“More than everything else, Curiosity is not just an app, it’s an experience, a great experience for users. The learning experience through our app and website is unique,” said O’Dower.

For year 2016, the company is planning to add new “Spotify-like Discover feature” on to its apps, which generates personalized playlists for users that feel fresh and familiar at the same time.

Currently, Curiosity releases 5 posts on mobile and 10 to 12 posts on social media everyday. Company heads say they leverage their social media engagement to receive feedback on their content and keep effectively improving by responding to users’ interests and requests on what more do they want to see.

“We’re lucky that our consumers want more content, more content they love. They want to engage more deeply with the content. And these are all great problems because they expect more out of us, and like us,” said O’Dower.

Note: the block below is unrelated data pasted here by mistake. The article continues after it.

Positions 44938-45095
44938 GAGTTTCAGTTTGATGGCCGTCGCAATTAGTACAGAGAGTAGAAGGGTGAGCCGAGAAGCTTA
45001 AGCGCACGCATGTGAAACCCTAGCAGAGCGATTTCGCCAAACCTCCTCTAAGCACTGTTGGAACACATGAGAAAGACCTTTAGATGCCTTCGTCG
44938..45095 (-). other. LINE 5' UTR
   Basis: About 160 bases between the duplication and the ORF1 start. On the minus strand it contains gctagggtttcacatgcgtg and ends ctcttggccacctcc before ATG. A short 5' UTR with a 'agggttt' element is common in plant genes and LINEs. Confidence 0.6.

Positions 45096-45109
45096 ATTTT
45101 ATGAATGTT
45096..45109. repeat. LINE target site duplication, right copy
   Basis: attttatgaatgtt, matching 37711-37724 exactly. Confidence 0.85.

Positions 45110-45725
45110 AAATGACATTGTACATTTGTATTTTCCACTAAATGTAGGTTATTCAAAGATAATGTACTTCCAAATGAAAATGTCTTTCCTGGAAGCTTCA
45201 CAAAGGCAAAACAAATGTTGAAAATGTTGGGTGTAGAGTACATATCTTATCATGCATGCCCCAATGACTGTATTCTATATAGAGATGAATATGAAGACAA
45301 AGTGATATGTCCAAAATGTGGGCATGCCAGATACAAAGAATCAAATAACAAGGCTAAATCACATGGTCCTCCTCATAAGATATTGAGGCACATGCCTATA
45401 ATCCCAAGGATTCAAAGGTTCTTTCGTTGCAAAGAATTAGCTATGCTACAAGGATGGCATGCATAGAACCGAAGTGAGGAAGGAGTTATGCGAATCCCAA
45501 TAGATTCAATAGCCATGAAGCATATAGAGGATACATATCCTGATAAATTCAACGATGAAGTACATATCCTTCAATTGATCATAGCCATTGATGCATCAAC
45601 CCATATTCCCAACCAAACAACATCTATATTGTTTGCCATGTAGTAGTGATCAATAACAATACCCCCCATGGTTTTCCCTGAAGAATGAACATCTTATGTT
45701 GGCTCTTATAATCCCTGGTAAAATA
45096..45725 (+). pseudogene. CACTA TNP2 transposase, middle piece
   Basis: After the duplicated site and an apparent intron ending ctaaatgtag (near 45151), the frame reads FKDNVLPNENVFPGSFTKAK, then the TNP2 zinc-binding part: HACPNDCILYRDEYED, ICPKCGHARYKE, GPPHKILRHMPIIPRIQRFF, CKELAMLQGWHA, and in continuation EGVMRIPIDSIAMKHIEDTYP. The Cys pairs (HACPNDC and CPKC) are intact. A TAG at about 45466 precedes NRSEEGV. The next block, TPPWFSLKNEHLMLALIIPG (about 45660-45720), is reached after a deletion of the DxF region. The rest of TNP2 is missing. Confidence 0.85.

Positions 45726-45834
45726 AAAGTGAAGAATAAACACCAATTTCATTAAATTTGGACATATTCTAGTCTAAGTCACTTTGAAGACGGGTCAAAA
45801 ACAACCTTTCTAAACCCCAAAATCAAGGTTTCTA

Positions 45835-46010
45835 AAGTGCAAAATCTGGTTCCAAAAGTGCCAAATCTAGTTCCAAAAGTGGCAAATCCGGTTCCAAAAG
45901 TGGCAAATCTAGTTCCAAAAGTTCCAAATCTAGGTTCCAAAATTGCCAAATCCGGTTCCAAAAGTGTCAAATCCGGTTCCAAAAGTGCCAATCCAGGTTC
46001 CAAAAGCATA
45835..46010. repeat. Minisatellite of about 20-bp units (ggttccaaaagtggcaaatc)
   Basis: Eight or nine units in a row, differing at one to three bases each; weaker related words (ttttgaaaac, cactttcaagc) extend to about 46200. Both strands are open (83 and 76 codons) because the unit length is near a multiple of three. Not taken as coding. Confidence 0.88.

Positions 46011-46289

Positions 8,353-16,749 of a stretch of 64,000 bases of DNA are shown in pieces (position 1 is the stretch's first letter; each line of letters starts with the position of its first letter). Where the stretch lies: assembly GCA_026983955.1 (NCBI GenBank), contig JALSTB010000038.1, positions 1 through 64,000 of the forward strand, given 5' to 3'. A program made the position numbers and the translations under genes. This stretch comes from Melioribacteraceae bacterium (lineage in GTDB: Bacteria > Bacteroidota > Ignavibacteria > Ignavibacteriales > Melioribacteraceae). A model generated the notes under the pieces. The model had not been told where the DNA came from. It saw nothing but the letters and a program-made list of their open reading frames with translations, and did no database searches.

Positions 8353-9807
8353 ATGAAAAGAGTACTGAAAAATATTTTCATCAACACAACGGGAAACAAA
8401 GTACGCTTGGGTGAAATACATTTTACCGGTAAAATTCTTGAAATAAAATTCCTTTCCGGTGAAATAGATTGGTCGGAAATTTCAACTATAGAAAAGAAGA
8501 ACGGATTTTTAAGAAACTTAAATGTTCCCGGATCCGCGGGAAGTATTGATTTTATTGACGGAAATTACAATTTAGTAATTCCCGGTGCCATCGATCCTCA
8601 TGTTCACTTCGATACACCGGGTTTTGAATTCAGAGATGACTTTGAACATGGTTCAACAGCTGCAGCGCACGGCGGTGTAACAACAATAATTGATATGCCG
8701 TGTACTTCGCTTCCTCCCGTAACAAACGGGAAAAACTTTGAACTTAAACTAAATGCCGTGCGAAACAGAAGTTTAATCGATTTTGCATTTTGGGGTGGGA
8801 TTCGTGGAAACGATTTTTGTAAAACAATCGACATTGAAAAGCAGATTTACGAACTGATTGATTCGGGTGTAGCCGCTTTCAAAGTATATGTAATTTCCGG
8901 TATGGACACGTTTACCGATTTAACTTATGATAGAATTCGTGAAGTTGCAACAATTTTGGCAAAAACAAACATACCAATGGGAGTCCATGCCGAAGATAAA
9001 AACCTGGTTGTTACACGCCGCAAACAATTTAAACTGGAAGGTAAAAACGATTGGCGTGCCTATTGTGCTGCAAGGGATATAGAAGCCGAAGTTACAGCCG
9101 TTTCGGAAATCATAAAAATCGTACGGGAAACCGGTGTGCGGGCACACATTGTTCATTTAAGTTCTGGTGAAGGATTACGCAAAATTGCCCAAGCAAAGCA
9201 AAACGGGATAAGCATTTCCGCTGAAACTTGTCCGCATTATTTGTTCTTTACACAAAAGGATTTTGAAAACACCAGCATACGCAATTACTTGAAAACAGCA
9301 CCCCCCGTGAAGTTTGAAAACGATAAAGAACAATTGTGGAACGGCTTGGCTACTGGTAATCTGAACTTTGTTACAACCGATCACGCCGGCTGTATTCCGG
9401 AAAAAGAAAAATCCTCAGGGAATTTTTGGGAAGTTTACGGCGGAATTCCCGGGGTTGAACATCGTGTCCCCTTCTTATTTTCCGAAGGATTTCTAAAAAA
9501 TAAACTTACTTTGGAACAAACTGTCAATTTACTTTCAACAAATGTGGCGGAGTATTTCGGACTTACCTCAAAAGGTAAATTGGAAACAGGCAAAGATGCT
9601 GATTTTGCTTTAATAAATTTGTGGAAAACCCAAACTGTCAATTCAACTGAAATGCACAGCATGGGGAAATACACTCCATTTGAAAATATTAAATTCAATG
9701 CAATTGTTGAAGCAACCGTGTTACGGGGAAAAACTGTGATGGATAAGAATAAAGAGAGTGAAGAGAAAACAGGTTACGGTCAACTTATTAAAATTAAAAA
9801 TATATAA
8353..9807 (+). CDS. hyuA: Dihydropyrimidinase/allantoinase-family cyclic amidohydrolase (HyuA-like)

With this challenge, it is the organization’s duty to deliver. To which effect, employees at Curiosity are working on all increasing headcount and advancing technologically. An average user spends 4 minutes on the website, which they value dearly and want to keep maintain it, if not increase it radically.

The company has 22 employees right now, and hopes to grow to 40 by the end of the year.

“We are a tech-powered, human hybrid of cool and awesome content creation. And we really do just want to inspire people to learn,” said O’Dower, before he signed-off.

Photo at top: Curiosity.com was launched in 2014. (Ashesha Mehrotra/MEDILL)